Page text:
Thursday, September 23, 2021

Be Prepared: Every Detail Counts

carroll smith
Carroll Smith,
Editor

Developing a strategic plan helps you be prepared unlike the main character in “Alice in Wonderland.” In the Hans Christian Anderson novel, Alice goes down the proverbial rabbit hole and winds up in an unfamiliar place for which she is not equipped.

While there, she encounters the Cheshire Cat sitting in the branches of a tree as she approaches a fork in the road.

“Which road should I take?” Alice asks.

“Where are you going?” the cat responds.

“I don’t know,” she says.

“Then either one will get you there,” the cat replies. The conundrum for Alice is that she has no plan in place for the situation in which she finds herself.

Be Prepared

The theme for this issue of Cotton Farming is preparation. Know where your operation is headed and set goals to successfully realize its potential both short term and long term.

In the short term, Texas cotton farmers are facing out-of-control weeds after untimely rainfall since late spring. They need to embrace a strategy to take the pests out of the field before harvest because they can slow down cotton strippers and pickers. Lush, green weeds can also stain the lint.

In some areas of the Cotton Belt, fall armyworms are poised to threaten the crop. Farmers are warned on page 23 that “in any given year, multiple generations of fall armyworms occur. With the early and explosive start and until weather conditions change, producers can expect this pest to keep reproducing.” Before it’s too late, scout fields for these creepy crawlers and get familiar with management options to put into play if treatment thresholds are reached.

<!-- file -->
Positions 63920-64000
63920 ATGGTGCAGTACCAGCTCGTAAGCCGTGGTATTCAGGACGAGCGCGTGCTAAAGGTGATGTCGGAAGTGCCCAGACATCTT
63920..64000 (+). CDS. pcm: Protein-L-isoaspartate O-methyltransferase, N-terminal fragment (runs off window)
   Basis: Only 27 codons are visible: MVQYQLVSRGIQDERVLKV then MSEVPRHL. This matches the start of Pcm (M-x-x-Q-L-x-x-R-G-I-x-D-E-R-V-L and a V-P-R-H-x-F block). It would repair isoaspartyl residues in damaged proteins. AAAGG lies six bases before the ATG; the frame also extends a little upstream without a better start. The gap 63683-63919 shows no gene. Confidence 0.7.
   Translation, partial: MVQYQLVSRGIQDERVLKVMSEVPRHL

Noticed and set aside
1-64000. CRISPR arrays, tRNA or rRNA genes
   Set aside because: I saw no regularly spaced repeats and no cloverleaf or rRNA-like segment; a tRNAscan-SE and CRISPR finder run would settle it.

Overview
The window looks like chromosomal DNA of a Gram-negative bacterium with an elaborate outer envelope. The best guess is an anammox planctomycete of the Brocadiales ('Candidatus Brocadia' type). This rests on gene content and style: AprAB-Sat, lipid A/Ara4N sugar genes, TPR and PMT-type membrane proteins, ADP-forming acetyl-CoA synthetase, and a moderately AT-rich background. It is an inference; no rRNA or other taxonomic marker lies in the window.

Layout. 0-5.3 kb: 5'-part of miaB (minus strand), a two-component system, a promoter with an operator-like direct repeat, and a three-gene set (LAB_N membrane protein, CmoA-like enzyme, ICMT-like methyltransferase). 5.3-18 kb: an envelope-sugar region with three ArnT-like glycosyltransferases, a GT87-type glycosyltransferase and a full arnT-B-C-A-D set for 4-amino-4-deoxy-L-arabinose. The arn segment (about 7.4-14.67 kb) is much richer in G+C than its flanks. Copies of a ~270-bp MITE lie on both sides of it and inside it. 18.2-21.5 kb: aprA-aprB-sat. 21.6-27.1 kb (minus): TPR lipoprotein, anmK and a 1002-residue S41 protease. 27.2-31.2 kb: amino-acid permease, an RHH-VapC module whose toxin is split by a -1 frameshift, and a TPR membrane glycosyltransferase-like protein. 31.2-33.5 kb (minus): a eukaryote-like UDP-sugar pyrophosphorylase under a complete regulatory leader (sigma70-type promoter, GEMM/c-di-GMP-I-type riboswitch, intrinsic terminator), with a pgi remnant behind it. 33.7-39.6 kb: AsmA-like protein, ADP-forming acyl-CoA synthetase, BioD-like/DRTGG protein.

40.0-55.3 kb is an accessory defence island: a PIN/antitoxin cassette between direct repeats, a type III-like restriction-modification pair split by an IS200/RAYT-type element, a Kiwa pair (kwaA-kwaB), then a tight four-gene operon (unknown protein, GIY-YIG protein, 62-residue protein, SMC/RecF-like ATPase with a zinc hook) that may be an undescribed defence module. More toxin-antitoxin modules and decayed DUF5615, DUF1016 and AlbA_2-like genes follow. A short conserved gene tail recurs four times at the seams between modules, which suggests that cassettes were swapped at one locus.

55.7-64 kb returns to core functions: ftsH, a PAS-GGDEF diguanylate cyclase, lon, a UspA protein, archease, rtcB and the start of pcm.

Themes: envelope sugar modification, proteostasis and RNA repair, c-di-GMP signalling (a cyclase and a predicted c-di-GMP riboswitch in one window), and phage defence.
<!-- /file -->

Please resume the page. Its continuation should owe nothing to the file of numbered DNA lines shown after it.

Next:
Your long-term strategic plan may involve updating some of your equipment. If harvesters are on the list, check out the new and improved machines on page 20. Do your homework to determine what this type of investment will potentially contribute to the overall success of your operation down the road.

Succession also needs to be addressed. While developing an estate plan with the help of your attorney and accountant, be aware of how federal taxes can affect the outcome for the next generation or another entity who will be taking over the operation.

The cover story on page 8 provides an educational overview of estate, gift and capital gains taxes.

And marketing your cotton may involve both short-term and long-term preparations. For tips to decipher this process, read “Stay Aware Of Market Risk.”

When navigating your way through all these topics, every detail counts.

Related Articles

E-News Sign-up

Connect with Cotton Farming

Quick Links